Avoid free-roaming or unrestrained, unfamiliar dogs because they may present the risk of disease exposure or a dog fight. What seems to be harmless contact between two dogs could still spread an infectious disease and pose a risk to your clients’ dogs. If you encounter unfamiliar dogs, even leashed and restrained, the best course of action is to politely decline contact between the dogs.
Distemper, parvovirus, kennel cough, rabies, adenovirus, coronavirus and canine influenza are just a few of the diseases that can be spread from dog to dog. All dogs should be properly immunized against distemper, parvovirus, adenovirus and rabies because these viruses are easily spread and potentially deadly. A dog owner might also choose to have their dog vaccinated for Bordetella, leptospirosis, canine influenza, and some other diseases if the dog is determined to be at risk of exposure to the diseases; the risks and benefits of vaccination for these diseases should be discussed with the dog’s veterinarian.
Disease can be spread in a number of ways, including:
- Direct contact between dogs – this can include the simple act of touching noses or sniffing each other
- Contact with the feces (stool) or urine of infected dogs
- Sticks, toys, equipment and objects with which other dogs have interacted
- A person’s hands, clothes or shoes after they’ve had contact with an infected dog
Dogs fed raw meat may carry Salmonella or other pathogens in their feces, and could potentially serve as sources of infection for other dogs that have not been exposed to these organisms. There is also the potential for people to become infected from handling these pets’ food or stool.
To prevent the spread of disease from dog to dog:
- Always collect and safely dispose of the feces of the dogs you are walking using an impermeable bag or scooper to prevent any direct contact.
- Wash your hands frequently, and always after handling one dog before caring for the next. Wash your hands thoroughly with soap and water if they are visibly soiled (e.g., dirt, feces, etc.); otherwise, the use of ethanol-based hand sanitizers is appropriate.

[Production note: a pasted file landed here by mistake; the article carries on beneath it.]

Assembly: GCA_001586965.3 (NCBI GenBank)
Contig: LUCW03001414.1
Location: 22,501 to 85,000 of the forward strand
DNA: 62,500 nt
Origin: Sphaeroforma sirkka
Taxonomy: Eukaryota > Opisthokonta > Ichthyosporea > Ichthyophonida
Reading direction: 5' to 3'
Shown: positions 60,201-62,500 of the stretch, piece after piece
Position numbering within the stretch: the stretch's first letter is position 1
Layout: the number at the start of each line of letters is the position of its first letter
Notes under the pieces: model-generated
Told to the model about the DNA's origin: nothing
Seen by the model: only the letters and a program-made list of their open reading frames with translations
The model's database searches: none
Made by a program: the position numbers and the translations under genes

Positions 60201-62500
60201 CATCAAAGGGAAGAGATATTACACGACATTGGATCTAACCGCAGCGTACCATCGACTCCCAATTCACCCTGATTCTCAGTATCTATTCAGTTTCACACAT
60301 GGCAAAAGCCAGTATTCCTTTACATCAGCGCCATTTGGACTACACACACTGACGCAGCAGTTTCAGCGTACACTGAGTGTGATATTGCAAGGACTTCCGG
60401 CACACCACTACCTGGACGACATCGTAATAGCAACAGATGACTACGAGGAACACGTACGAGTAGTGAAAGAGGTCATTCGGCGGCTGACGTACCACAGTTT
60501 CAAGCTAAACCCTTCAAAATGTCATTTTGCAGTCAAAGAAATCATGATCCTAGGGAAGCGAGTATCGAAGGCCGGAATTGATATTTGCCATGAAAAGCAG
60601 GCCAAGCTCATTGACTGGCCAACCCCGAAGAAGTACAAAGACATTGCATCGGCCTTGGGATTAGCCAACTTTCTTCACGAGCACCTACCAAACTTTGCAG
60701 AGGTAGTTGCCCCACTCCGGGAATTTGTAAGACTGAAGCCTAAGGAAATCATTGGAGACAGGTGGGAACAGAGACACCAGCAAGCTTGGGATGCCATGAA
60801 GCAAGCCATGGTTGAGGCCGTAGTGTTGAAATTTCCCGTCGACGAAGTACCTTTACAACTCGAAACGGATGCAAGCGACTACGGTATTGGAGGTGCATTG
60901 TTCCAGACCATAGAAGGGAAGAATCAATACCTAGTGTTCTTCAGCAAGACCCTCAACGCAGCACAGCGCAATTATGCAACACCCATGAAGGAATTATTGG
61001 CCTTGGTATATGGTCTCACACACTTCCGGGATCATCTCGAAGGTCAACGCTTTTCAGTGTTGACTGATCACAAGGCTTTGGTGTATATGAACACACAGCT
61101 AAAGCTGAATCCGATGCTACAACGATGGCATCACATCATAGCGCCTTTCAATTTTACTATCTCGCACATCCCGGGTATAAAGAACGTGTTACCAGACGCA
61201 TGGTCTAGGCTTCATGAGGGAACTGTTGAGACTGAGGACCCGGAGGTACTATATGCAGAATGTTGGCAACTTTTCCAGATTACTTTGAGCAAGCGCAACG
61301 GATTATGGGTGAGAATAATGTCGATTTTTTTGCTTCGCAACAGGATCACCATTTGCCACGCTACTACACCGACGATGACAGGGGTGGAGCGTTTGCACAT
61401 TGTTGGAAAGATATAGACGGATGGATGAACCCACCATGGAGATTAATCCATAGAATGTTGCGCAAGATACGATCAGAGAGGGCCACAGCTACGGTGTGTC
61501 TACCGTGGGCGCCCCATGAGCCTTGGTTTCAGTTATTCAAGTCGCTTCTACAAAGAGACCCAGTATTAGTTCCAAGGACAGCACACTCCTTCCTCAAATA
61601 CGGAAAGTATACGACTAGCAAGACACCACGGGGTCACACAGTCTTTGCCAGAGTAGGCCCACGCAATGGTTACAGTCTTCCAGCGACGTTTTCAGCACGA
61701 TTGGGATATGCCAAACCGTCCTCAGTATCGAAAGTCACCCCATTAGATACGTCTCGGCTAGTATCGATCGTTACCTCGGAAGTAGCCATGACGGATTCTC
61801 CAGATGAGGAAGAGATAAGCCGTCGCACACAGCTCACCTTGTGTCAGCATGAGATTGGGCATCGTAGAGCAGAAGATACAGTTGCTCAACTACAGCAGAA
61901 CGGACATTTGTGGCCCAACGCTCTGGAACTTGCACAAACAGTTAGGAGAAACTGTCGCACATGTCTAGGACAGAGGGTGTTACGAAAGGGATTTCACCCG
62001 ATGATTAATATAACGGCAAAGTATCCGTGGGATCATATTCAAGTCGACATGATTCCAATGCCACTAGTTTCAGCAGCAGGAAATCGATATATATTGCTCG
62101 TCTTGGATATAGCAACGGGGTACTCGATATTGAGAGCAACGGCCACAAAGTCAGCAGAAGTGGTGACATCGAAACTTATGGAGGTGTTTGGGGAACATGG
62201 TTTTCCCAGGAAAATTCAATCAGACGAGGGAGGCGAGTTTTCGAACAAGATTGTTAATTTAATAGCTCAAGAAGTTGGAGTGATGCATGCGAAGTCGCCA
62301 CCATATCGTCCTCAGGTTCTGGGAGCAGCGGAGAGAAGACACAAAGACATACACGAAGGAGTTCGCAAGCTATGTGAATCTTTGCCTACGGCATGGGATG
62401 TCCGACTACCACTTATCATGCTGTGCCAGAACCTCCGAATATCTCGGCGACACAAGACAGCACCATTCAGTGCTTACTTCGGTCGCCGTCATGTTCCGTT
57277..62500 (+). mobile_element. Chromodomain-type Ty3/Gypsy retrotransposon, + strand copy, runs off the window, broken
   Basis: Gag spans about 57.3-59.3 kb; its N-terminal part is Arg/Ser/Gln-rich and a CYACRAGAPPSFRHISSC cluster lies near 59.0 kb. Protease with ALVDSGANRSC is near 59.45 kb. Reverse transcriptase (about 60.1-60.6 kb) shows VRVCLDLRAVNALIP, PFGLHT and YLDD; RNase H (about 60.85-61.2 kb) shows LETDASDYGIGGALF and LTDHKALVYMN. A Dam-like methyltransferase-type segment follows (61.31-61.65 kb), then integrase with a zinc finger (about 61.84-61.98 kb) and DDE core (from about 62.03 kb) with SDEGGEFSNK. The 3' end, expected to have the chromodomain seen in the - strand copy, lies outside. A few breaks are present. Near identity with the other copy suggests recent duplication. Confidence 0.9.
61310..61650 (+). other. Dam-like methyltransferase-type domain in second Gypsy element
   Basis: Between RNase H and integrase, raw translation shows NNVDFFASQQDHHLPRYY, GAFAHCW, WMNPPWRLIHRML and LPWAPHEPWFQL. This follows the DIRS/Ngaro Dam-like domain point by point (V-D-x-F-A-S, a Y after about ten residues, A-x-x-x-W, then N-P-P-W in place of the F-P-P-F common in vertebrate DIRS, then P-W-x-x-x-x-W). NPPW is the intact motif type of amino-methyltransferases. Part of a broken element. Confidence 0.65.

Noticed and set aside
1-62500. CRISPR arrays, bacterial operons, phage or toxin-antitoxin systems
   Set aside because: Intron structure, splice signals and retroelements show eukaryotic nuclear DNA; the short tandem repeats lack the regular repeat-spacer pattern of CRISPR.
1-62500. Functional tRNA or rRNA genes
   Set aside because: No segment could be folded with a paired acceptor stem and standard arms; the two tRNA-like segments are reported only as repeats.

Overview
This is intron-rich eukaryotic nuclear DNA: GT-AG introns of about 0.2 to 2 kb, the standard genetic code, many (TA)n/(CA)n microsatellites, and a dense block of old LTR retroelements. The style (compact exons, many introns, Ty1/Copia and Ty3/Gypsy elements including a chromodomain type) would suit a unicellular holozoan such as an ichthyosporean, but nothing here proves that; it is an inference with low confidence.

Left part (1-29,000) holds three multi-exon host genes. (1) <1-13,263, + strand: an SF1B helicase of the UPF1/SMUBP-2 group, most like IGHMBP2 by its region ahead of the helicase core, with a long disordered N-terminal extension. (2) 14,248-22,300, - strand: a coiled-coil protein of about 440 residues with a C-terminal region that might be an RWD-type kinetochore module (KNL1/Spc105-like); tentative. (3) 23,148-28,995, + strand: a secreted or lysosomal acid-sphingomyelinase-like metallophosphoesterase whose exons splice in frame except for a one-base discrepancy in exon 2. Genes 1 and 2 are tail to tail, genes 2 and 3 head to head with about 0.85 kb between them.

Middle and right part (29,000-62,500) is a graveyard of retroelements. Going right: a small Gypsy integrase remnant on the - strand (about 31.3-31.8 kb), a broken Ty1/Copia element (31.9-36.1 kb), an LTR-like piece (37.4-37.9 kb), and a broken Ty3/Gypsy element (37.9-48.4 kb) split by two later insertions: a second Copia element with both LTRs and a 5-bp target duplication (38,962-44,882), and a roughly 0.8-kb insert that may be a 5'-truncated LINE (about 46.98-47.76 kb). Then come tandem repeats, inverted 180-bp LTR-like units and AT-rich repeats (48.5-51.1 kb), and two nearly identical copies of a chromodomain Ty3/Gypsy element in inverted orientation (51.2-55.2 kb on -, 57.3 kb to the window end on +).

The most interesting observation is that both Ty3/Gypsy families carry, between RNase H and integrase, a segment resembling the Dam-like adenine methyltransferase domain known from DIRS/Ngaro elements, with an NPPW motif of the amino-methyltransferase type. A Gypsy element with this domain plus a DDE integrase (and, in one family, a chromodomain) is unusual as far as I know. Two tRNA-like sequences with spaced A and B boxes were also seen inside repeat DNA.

- Avoid mixing or interacting with dogs of unknown or questionable vaccination history. This includes free-roaming or unfamiliar dogs you may encounter on walks.
- If you have clients who feed their dogs a raw meat diet, consider walking those dogs separately from dogs fed non-raw diets.
- If a dog is showing signs of illness, do not walk it without first notifying the owner. If you are instructed to walk the dog, do not walk it with other dogs and do not walk other dogs after handling the sick dog unless you have thoroughly washed your hands and changed your clothes.
- If your own dog is ill, do not walk it with client-owned dogs. Wash your hands thoroughly after handling your dog, and change your clothes and change or disinfect your shoes before handling or walking client-owned dogs. Or find an alternate person to walk client-owned dogs until your dog has a clean bill of health from your veterinarian.
- Don’t share equipment between dogs unless the equipment can be sanitized between uses.
- If a client’s dog is ill with a suspected or confirmed infectious disease, wash your hands thoroughly and change your clothes and shoes before you handle your own dog or other clients’ dogs.
Always make sure that the dogs being walked have identification tags with up-to-date owner information in case they get loose.